A court in Kazakhstan has fined a local Protestant pastor and five foreigners for holding an outdoor baptism near the country's commercial capital of Almaty.
According to Forum 18, Local Protestant pastor Marat Tlegenov was found guilty of violating Kazakhstan's Administrative Code Article 490, Part 3 on July 10 for holding baptisms without being registered as a missionary.
Judge Ruslan Suleimenov of Uighur District Court ordered Tlegenov to pay the fine of 226,900 Tenge (US$680).
The judge also sentenced five foreign citizens for participating in the baptism ceremony.
Suleimenov similarly fined Canadian pastor Hae Taik Kim 226,900 Tenge and ordered his deportation. Korean citizens Myungsoon Bae and Byung Jin Ahn, and US citizens Samantha Sun Yu Leist and Sung Chun Park were each fined 113,450 Tenge (US$340) and were prohibited from conducting unspecified activities for three months.
The court decisions did not mention who decided to prosecute the local pastor and the five foreigners.
An official of Almaty Region Religious Affairs Department, who declined to give his name, said that local authorities in Uighur District initiated the case. "We weren't involved. We were just informed of it," the official told Forum 18 on Aug. 4.
Forum 18 noted that it was unable to contact Shakhmurad Imirov, the prosecutor who brought the cases to court. Imirov's colleague, Nursultan Zhunis, has declined to say how prosecutors found out about the baptisms.
"The religious group is registered in Enbekshikazakh District, but they had come here to our District to conduct their religious rituals," Zhunis told Forum 18. "Under the law this is banned. We have various bans on religious activity under our law," Zhunis added.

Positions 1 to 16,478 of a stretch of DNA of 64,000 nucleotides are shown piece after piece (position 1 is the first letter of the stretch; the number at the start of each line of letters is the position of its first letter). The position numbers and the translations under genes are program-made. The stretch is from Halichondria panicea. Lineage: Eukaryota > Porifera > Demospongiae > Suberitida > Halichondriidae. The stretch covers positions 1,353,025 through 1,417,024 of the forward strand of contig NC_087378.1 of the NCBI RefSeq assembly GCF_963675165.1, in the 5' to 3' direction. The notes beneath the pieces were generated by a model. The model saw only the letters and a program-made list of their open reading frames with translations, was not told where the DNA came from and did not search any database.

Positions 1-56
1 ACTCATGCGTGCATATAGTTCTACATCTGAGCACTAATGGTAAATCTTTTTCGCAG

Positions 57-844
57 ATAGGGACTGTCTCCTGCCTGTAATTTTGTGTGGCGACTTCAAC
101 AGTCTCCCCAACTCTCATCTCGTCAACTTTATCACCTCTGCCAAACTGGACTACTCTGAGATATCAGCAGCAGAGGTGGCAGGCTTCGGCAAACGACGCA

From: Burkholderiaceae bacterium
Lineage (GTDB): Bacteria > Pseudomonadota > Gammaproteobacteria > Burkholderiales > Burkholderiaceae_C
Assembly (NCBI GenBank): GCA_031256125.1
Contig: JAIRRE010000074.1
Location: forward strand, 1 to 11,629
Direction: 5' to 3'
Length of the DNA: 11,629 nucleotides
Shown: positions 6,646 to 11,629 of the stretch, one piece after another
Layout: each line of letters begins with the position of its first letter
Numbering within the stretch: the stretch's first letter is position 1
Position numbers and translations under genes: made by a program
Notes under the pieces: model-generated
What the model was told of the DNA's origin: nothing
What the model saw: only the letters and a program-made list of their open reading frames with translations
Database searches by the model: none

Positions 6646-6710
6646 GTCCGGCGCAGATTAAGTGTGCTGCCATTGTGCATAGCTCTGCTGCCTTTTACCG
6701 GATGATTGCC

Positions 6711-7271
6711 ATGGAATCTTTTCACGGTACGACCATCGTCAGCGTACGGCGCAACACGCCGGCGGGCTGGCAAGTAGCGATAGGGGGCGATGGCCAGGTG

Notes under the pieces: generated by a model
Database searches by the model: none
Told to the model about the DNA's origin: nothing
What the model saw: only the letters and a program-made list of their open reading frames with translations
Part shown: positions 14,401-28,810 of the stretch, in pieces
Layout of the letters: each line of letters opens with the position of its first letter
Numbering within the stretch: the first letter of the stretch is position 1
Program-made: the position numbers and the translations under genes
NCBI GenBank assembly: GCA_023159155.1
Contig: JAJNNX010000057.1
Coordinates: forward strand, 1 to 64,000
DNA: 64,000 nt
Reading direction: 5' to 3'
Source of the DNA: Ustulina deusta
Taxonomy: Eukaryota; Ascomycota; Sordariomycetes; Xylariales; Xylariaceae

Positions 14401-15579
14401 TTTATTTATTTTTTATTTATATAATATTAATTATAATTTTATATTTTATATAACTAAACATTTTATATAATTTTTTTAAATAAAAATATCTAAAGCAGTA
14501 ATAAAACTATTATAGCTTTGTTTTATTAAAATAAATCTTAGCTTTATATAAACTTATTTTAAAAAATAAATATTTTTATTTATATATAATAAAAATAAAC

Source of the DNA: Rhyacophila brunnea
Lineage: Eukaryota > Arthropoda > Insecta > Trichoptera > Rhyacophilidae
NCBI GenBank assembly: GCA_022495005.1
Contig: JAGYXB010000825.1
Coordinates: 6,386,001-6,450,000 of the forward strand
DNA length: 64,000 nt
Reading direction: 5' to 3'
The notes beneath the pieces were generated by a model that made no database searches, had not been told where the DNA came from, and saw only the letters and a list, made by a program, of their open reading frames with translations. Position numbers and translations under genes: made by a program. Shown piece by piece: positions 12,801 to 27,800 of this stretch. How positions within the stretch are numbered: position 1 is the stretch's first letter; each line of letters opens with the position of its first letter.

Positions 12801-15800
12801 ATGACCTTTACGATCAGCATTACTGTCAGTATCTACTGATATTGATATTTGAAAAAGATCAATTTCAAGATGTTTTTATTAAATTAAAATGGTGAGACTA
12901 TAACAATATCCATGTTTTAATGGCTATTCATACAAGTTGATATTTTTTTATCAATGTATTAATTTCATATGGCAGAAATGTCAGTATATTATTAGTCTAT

The Kazakhstan government imposes strict controls on the exercise of religion in the country, and only registered religious communities are allowed to meet for worship within their own registered premises or in other venues with state approval.
Those who conduct "missionary activity" without state approval are subject to fines equivalent to about two month's average wage.
The authorities also impose strict censorship on literature related to religion and beliefs. Publishing, distributing and importing such material requires state permission, according to Forum 18. Organizations are subject to a fine of 453,800 Tenge (US$1,361) for importing, manufacturing, publishing, or distributing religious materials, while individuals can be fined 113,450 Tenge (US$340).
Kazakhstan is currently ranked 43rd on the Open Doors World Watch List of countries where Christians experience the most persecution. Those who converted to Christianity from Islam suffer persecution both at the hands of the state and from family, friends and community.